Vast dome of god-magma, spare us!
That was close. Had we chosen a different calendar, things might have gone differently. The Great Cycle, though, has been completed and now, we stand upon the apron of a new Age.
Stephen Jay Gould wrote a slim volume back at the turn of the century about Millennialism, calendars, the human urge to impose order upon the innately disordered. He wrote lovingly about what is basically our habit of taxonomic assertion. These things go here, those over there, and by all means we must keep this stuff apart.
What defies rational explanation is our apparent fascination with End Times.
Or does it?
There is something oddly relieving in the idea that Something will take us out of our situation, arrange the universe in such a way that we won’t have to deal with the irritating minutiae of actual existence, day in and out, year upon year. Taxes. Utility bills. Listening to the weather report. The latest world disaster.
The death of friends.
There is a thread of the Apocalypse long favored by science fiction writers, primarily, I think, for its wonderful trick of wiping the slate clean and allowing for a brand new start. Of course, we won’t be swept from the stage, only all the rest of a burgeoning, unwieldy humanity that seems to make it so difficult to straighten things out. We—the protagonists (of course)—would have the opportunity to start all over. Even something as nascent as H.G. Wells’ The War of the Worlds offers the chance to redraw the maps of tomorrow by thoroughly trashing today.
Some of our favorite stories are about exactly that. Even in the Bible. The proto disaster novel had early beginnings. The Flood is exactly that kind of wishful thinking. To a lesser extent, the tale of Sodom and Gomorrah. (Clearly, Lot and his lot thought of themselves as the new versions of Noah and his brood.) It looked like it was going to happen again, too, when Yeshua was crucified. Read those passages and all the components of a ripping End Times yarn are there! Earthquakes, bad weather, lightning, the oppressive sense of doom. (The story teller there played a trick on everyone, though, and the world didn’t end and the next day everyone woke up and realized they still had to manage. Damn.)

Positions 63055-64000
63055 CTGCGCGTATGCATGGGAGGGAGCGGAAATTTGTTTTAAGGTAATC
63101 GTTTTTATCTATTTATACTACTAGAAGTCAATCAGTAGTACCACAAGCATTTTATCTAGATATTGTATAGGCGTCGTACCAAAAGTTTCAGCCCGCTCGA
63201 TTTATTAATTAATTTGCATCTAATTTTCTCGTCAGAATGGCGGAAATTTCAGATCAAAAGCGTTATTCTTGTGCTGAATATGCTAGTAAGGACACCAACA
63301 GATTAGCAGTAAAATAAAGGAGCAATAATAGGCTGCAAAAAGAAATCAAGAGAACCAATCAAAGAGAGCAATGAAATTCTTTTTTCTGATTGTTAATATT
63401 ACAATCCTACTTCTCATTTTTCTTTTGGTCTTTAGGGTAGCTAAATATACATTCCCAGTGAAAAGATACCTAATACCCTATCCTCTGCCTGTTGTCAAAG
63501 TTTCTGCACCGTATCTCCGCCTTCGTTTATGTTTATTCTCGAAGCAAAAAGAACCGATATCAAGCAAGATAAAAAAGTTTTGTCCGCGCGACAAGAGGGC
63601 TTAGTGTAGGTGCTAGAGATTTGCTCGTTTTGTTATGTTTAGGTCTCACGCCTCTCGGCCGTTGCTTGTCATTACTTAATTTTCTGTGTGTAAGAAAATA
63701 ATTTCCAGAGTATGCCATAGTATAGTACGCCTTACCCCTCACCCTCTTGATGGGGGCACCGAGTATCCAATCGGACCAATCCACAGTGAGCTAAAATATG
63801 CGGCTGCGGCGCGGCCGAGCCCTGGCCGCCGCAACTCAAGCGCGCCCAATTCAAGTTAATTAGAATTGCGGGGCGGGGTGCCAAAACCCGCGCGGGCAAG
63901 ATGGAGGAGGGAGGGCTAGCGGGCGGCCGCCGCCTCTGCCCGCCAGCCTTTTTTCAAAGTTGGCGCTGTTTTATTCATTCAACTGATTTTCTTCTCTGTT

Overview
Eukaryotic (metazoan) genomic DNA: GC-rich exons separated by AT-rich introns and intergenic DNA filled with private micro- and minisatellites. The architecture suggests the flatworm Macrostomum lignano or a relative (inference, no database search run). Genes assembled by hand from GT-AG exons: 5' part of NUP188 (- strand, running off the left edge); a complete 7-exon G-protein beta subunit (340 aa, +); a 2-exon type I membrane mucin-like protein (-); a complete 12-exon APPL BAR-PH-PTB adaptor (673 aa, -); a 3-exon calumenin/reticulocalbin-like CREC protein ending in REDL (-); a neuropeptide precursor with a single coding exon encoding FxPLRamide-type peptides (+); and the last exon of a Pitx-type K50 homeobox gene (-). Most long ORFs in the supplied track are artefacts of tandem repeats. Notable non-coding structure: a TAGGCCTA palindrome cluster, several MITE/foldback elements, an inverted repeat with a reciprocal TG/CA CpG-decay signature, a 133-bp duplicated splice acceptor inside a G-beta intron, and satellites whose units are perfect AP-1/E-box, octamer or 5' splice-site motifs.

Alas, we aren’t to be let off the hook that easily.
I think this one, being so well-publicized and consequently such a big let-down, should be seen in a more positive way. We survived the Mayan Apocalypse (which was never in the cards anyway, never predicted—the only thing that ended was a cycle of the Mayan calendar, specifically what they called an Initial Series) and the day dawned and look, Christmas is still, as they used to say, right around the corner.
Another end that didn’t.
Maybe, though, we should look at it as an opportunity for the kind of new beginning we always talk about, hear about, dream about, but then never really do anything about. Look at it this way—the weather (at least here) was pretty severe, the elements were getting ready to dump abyssal payback upon us, and collectively we were spared. We have found ourselves survivors upon our spinning world, alive and in possession of the possibilities of a New Dawn. For whatever reason, another chance is ours.
People are always coming up with End Time scenarios, but what happens the next day is always a bit thin after all the sturm und drang of the actual apocalypse. But then, that’s for each one of us to write, hmm?
After all, one Great Cycle has now ended, the previous Initial Series is over, a new one is upon us. Maybe the next cycle really can be great. For a change, maybe it would be a good idea to do what we keep telling ourselves is the best part of the season. Stop hating, open up a little.
‘Tis the season. We’ve survived. So what are you going to do with your second chance?